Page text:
5. For the first stretch and fold (see Stretching and Folding), lightly dust the work surface and your hands with flour. Using the plastic bowl scraper, release the dough from the bowl and set it, seam-side down, on the work surface. Gently stretch it into a roughly rectangular shape. Fold the dough in thirds from top to bottom and then from left to right. With cupped hands, tuck the sides under toward the center. Place the dough in the bowl, seam-side down, cover the bowl with the towel, and let rest for 45 minutes.
  6. For the second stretch and fold, repeat the steps for the first stretch and fold, then return the dough to the bowl, cover with the towel, and let rest for 45 minutes.
  7. For the third stretch and fold, once again repeat the steps for the first stretch and fold, then return the dough to the bowl, cover with the towel, and let rest for 45 minutes.
  8. For the fourth and final stretch and fold, repeat the steps for the first stretch and fold, return the dough to the bowl, cover with the towel, and let rest for 30 minutes.
  9. Line a 9-inch (23 cm) proofing basket or bowl with a clean kitchen towel and dust the towel fairly generously with the dusting mixture.
  10. Lightly dust the work surface and your hands with flour and shape the dough into a round (see Shaping a Round Loaf). Dust the sides and top of the dough with the dusting mixture, fold the edges of the towel over the top, and let rest at room temperature for 5½ hours.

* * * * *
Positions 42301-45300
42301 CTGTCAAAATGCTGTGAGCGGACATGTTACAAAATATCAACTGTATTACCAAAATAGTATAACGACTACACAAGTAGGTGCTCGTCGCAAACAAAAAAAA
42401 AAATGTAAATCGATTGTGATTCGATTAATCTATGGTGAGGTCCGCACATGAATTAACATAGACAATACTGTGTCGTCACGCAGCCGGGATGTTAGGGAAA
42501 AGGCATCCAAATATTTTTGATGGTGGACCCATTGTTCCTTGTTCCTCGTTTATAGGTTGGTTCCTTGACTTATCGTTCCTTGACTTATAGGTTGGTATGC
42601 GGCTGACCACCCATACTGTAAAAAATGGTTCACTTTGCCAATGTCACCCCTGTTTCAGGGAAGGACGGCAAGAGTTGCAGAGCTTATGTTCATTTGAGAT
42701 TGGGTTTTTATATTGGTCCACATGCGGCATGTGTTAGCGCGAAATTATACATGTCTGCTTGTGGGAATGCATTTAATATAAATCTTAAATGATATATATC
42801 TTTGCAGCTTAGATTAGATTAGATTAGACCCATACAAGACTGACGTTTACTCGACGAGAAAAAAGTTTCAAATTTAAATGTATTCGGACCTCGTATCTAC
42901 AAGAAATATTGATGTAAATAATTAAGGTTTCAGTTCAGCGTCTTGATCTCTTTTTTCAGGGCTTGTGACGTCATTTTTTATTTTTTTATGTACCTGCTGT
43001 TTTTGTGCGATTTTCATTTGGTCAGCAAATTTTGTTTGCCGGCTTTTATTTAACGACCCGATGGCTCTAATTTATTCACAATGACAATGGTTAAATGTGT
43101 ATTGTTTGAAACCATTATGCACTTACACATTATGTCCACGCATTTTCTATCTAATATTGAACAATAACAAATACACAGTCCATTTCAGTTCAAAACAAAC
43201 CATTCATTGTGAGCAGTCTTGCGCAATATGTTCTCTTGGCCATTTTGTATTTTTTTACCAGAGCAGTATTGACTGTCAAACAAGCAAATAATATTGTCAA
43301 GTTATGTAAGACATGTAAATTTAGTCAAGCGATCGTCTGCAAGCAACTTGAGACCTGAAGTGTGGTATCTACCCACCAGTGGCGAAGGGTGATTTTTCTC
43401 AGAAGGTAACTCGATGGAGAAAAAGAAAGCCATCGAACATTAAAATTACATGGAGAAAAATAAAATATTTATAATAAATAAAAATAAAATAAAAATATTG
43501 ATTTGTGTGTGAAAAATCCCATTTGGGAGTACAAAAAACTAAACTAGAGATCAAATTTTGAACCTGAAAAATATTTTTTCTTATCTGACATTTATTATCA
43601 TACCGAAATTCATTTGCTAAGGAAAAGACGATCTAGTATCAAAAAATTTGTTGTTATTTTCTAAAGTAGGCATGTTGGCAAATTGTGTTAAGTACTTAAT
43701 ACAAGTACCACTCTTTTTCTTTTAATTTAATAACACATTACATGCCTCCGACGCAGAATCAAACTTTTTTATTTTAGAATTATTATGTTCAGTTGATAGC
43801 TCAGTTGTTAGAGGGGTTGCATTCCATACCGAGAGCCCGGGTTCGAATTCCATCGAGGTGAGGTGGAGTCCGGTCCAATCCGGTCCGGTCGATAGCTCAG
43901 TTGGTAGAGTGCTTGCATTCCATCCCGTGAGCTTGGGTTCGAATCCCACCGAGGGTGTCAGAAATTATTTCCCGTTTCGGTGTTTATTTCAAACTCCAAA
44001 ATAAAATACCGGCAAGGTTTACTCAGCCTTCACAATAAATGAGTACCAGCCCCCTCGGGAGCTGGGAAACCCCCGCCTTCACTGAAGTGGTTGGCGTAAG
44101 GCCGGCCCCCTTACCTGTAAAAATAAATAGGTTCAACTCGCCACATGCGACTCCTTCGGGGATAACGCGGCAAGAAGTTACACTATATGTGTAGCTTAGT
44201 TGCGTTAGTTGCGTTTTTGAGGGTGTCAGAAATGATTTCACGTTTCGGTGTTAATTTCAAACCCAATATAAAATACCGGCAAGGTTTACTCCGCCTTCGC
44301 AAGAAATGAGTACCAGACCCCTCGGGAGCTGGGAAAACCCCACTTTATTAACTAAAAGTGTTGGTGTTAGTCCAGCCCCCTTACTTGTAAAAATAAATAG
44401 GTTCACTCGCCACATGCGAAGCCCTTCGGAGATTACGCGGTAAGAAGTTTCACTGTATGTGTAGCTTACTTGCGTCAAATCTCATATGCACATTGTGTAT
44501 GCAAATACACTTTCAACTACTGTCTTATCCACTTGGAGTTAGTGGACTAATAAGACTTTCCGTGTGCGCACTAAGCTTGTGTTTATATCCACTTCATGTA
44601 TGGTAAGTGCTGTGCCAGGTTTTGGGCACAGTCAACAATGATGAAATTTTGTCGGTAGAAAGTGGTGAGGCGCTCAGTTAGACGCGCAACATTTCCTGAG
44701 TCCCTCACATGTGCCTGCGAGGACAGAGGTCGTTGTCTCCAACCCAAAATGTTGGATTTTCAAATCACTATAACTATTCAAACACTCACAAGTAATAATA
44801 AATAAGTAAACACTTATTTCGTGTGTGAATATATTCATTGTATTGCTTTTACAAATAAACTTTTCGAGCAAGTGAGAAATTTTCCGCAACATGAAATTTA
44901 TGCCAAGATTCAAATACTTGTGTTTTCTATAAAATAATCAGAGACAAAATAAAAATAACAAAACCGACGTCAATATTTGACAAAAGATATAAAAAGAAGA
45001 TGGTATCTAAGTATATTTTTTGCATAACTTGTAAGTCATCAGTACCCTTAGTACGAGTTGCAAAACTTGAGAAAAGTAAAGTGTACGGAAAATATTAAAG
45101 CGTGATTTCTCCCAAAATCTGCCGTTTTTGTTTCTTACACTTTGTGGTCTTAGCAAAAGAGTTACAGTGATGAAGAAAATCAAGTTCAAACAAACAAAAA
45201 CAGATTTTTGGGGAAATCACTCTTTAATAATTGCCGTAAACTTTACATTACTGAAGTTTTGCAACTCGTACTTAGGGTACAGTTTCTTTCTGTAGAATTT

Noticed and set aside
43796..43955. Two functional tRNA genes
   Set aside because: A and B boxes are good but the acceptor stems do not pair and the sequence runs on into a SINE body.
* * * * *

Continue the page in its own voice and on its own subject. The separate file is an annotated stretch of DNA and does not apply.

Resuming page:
11. Transfer the bowl to the refrigerator and chill for 36 to 40 hours.
  12. Position an oven rack in the lower third of the oven. Place a covered 6-quart (5.7 L), 10-inch (25 cm) round cast-iron Dutch oven on the rack. Preheat the oven to 500°F (260°C). Remove the basket of dough from the refrigerator for 20 minutes before baking. (I recommend preheating the oven for 1 hour, so take the basket out after 40 minutes.)
  13. Using heavy-duty oven mitts or potholders, remove the Dutch oven, place it on a heatproof surface, and remove the lid.
  14. Using the kitchen towel, lift and gently ease the dough out of the basket and onto a baking peel, seam-side down. Then carefully transfer it into the pot (the Dutch oven will be very hot). Score the top of the dough (see Scoring), cover the pot, and return it to the oven. Lower the oven temperature to 460°F (240°C) and bake for 45 minutes.
  15. Rotate the Dutch oven and remove the lid. The loaf will already be a rich golden brown. Lower the oven temperature to 440°F (225°C) and bake with the lid off until the surface is a very dark brown, with a lot of spots along the score being very dark (bien cuit), about 15 minutes longer. (This bread is baked darker than any other loaf.)
  16. Loosen the edges of the loaf with a long handled spoon and then with the help of the spoon lift out of the pot onto a cooling rack. When the bottom of the loaf is tapped, it should sound hollow. If not, return it to the oven and bake directly on the rack for 5 minutes longer.
  17. Let the bread cool completely before slicing and eating, and also give it a bit of extra time for the flavors to fully develop: at least 10 hours, or up to 2 days. The acidity of the sourdough gives this bread a longer shelf life, which allows the flavors to mature even more.